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First Evidence of (paleo)pockmarks in the Bass Strait, offshore SE Australia

Niyazi et al., 2022

Pockmarks are morphological expressions of seabed fluid escape along continental margins. Identifying the underlying controls on their formation and spatial distribution is crucial for understanding substrate fluid plumbing systems and has important implications for hydrocarbon exploration, seafloor stability and seabed release of greenhouse gasses. Here, we use 3D seismic reflection dataset and a machine learning approach to present the first evidence for paleo-pockmarks in the Bass Strait, southeast Australia. The paleo-pockmarks are identified in the Bass Basin, within an interval between 250 and 310 m below present-day seafloor, corresponding to the Miocene carbonate-dominated Torquay Group. The paleo-pockmarks have depths ranging from ∼29 to 74 m and areas between ∼0.01 and 0.8 km2, with diameters varying between ∼0.1 and 1.1 km.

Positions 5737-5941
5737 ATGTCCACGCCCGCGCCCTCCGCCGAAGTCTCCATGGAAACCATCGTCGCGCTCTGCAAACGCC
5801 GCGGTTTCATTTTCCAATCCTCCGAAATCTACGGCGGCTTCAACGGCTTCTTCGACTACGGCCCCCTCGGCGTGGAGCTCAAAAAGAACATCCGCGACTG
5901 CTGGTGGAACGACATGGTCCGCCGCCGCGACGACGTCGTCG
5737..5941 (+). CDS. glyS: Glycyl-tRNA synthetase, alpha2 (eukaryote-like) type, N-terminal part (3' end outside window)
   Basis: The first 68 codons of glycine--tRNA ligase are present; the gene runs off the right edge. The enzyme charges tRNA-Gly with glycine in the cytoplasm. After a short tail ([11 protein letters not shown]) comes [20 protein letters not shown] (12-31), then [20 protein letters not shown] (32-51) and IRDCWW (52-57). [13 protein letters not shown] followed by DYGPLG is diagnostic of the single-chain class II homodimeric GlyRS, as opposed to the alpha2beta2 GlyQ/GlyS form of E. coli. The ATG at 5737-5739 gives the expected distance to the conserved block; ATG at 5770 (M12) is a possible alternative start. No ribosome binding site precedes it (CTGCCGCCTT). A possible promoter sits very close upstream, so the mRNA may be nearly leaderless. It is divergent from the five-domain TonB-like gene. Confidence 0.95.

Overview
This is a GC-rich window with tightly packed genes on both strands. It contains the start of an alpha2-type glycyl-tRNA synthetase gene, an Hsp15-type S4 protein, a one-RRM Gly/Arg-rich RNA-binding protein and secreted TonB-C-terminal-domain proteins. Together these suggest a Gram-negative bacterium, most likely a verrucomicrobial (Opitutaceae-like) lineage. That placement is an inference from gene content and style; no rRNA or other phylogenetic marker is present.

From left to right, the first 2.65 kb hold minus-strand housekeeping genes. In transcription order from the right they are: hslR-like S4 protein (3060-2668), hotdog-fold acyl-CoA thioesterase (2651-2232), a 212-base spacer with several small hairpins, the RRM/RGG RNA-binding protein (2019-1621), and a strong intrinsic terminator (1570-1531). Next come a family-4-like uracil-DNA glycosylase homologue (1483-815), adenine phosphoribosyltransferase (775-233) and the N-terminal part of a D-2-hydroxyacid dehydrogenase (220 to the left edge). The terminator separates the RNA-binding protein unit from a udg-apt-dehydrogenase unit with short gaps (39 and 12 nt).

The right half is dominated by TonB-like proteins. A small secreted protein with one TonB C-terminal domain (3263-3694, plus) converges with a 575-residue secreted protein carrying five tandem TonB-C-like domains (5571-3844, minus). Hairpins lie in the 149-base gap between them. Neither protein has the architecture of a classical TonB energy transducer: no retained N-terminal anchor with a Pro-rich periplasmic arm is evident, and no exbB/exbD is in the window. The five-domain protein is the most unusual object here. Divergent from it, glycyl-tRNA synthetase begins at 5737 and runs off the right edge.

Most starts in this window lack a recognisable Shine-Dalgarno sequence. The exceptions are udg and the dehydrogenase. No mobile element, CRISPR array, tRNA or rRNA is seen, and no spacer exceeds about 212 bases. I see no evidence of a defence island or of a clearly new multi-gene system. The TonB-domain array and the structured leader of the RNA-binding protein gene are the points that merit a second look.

The absence of an underlying seal-bypass system such as pipes and faults associated with these paleo-pockmarks discounts a deeper thermogenic source or a potential magmatic-driven fluid system. Rather a biogenic fluid system derived from the degradation of organic-rich layers and pore water expelled during early-stage compaction is hypothesised to drive paleo-pockmark formation. The seismic interval comprising these paleo-pockmarks demonstrates a distinctive seaward progradation and stepping-down configuration, indicating a forced regression. We propose this resulted in the destabilization of hydrostatic pressure triggering the creation of the paleo-pockmarks.

This publication was led by our Marine Mapping Group member Yakufu Niyazi and our lab head Daniel Ierodiaconou contributed to the publication.

Congrats to all the authors and the DU Marine Mapping Group!

To read the full article, click here.

Last edited on the July 30th, 2022.


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